The AI hype: How artificial intelligence improves e-commerce, logistics and transport
Personalized buying experiences, chat-bots, anomaly detection, image recognition and route planning. AI expert Lars Ritland guides us through how artificial intelligence is used in the industry, what benefits AI implies and how to implement it in your business.
Technology is constantly developing and getting better. Along with this, consumers are getting more demanding. Thus companies need to have efficient and innovative solutions in order to stay competitive, and that is where AI enters the picture.
“Artificial intelligence can automate, quality assure and optimize processes, analyze huge amounts of data, solve previously unsolvable problems or come up with new and value creating features for companies and customers. AI augments human capabilities but also eliminates routine work, which allow human workforces to do more meaningful and value creating work,” Lars Ritland, AI expert at Consignor, says.
At a more practical level, Lars lists examples of how AI can be used in:
- Ecommerce: the recommendation service in online shops that show you recommended products based on the content of your shopping basket. Customer service chat-bots. Churn prediction, which detects potentially leaving customers.
- Logistics: Image recognition, AI can make it possible to extract information from a picture i.e. a parcel’s size (and weight). Anomaly detection. Quality assuring through monitoring of pictures, video and data.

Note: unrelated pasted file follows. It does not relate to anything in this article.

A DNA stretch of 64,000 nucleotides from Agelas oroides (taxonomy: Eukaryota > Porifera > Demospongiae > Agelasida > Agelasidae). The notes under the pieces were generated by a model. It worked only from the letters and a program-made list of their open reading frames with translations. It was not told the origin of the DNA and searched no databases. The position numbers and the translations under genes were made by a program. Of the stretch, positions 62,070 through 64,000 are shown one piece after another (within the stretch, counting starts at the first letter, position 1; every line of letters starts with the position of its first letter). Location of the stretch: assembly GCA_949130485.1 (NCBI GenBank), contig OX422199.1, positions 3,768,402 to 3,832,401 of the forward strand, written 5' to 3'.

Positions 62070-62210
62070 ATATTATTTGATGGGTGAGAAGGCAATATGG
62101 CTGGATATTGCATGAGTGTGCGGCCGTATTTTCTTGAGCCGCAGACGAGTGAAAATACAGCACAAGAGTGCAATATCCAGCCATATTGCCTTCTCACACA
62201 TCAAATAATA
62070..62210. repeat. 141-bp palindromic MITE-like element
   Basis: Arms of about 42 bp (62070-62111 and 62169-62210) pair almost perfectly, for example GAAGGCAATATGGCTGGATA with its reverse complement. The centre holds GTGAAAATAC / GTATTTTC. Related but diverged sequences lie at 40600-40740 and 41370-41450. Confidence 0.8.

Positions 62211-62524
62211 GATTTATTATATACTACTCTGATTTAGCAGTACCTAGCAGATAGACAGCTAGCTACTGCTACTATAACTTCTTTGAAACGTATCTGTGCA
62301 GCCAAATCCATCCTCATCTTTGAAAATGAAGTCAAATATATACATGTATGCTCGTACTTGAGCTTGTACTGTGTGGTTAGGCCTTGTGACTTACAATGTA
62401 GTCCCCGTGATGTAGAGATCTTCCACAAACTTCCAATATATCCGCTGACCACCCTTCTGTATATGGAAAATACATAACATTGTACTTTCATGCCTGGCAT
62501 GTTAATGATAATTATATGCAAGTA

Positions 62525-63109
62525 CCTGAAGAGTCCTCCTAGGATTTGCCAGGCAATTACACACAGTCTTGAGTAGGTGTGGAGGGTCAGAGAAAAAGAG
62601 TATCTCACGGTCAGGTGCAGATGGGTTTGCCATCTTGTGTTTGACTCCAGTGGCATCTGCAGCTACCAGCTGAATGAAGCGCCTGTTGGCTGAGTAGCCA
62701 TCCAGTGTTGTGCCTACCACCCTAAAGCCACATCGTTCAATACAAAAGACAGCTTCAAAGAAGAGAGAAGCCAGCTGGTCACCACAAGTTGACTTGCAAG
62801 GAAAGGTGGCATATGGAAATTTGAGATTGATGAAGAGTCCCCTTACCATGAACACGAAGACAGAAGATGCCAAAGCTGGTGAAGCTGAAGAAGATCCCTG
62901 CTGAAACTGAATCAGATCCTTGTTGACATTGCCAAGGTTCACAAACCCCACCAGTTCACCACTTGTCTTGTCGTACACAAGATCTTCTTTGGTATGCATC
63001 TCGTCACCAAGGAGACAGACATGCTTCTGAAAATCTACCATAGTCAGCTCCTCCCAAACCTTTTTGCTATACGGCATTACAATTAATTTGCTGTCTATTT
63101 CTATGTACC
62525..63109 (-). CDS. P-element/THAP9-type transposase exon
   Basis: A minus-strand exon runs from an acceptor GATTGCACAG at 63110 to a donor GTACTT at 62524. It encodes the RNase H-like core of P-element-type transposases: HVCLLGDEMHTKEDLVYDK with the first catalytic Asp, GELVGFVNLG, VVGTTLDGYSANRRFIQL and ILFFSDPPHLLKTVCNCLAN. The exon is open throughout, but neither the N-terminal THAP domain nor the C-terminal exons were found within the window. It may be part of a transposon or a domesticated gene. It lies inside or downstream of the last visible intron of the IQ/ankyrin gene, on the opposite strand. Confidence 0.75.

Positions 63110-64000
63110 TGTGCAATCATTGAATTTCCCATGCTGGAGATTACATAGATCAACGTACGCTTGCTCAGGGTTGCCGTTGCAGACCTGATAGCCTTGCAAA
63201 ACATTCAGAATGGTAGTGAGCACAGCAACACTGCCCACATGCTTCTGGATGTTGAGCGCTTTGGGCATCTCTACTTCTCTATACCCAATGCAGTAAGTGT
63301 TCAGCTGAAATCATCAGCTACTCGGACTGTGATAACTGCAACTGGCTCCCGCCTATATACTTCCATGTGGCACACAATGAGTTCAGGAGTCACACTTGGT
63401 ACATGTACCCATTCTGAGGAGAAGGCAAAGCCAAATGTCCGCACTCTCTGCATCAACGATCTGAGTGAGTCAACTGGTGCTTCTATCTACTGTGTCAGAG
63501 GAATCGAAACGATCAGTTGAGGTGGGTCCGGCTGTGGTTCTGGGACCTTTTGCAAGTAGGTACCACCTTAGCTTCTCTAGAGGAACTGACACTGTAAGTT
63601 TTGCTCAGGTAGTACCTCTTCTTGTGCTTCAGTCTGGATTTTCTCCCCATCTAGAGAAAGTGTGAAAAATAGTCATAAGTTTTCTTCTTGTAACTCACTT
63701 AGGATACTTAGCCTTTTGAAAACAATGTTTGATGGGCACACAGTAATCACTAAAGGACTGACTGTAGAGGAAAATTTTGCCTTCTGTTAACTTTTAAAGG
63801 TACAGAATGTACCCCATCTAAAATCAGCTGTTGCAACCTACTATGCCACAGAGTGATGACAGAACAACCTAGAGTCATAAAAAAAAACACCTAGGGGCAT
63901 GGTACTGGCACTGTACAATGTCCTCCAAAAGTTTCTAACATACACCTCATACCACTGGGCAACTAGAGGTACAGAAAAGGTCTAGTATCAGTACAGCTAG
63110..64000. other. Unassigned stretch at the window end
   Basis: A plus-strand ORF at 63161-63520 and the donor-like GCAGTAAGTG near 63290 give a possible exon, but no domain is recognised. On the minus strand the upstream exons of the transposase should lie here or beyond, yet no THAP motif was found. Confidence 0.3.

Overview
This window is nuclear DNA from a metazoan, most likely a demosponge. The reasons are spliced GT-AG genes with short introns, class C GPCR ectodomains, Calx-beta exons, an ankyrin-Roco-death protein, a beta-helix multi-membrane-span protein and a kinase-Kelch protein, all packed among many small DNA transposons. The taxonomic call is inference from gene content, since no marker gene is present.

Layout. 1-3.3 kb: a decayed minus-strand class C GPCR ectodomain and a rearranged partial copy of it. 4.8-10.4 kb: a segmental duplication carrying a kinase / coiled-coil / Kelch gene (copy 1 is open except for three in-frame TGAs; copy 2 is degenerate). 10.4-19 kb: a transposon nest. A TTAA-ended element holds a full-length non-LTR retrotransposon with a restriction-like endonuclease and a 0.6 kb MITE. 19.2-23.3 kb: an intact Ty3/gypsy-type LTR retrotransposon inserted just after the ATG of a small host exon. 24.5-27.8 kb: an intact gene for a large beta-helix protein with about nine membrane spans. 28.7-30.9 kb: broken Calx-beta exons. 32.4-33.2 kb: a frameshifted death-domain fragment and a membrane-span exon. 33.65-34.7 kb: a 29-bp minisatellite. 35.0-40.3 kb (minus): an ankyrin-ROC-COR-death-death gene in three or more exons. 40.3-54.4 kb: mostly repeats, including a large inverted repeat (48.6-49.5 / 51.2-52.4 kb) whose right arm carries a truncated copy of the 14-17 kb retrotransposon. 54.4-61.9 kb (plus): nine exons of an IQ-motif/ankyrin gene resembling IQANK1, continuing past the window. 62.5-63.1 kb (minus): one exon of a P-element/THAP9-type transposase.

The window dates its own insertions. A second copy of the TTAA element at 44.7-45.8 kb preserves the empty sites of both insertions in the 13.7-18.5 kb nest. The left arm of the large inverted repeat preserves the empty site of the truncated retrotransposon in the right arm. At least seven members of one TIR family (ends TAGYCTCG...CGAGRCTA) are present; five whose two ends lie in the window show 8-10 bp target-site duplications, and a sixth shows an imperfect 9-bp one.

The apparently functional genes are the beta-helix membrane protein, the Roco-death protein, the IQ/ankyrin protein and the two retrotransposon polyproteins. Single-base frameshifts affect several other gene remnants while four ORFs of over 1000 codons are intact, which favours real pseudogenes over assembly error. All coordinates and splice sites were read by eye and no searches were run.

- Transport/delivery: Route planning based on weather forecasts and traffic conditions, prediction of delivery times, fraud detection cameras, delivery robots.
Along with the AI hype, many companies want to be the first to go to market with AI capabilities and in their eagerness reposition many of their existing conventional solutions as AI solutions. But unless there are actual ‘learning algorithms/functions from data’ involved, the solution is not an AI solution. This is the source of some of the confusion about what AI actually is.
How to identify a problem, and build a case for AI as a solution
When implementing AI into your business, you have to start off with being very specific on which problem you want AI to solve.
“First you identify which problem, you want AI to solve. It can be a good idea to start off with solving a problem you have already solved, to see if AI can optimize your solution. This way you choose problems and solutions you are already familiar with, and then take it one step at a time from here. It is important that you know what AI is, and what it can be used for,” Lars Ritland says and explains how he is implementing AI at Delivery Management software company Consignor:
“Currently, I am investigating how Consignor can use AI and optimize in terms of quality, efficiency, maintainability etc.. The goal is to provide an even better and more accurate service to the customers.”
Artificial intelligence has become increasingly widespread in almost all industries during the last decade and it is not going to slow down in the future.
“AI is here to stay, but how AI is used will change in the future. Today AI is used to solve specific problems. In the future we will see a more general type of AI that is able to learn more and solve more complex tasks,” Lars Ritland concludes.
- Artificial Intelligence dates back to 1959.
- AI is defined by Gartner as a collection of data science techniques that seek to mimic human reasoning.
- AI (machine learning) analyzes in- and output in a dataset and comes up with an algorithm to predict outputs of input data of similar, future datasets. In other words, with AI you learn the algorithm from data, while in conventional problem solving, you program the algorithm.
- DHL has announced that they want to reinvent themselves with AI in the form of semi-autonomous truck platoons, chat-bots, and fraud detection cameras (1).
- Netflix, amongst other streaming services, use AI to recommend movies and series based on what the user has previously seen.
Text by: Consignor, email@example.com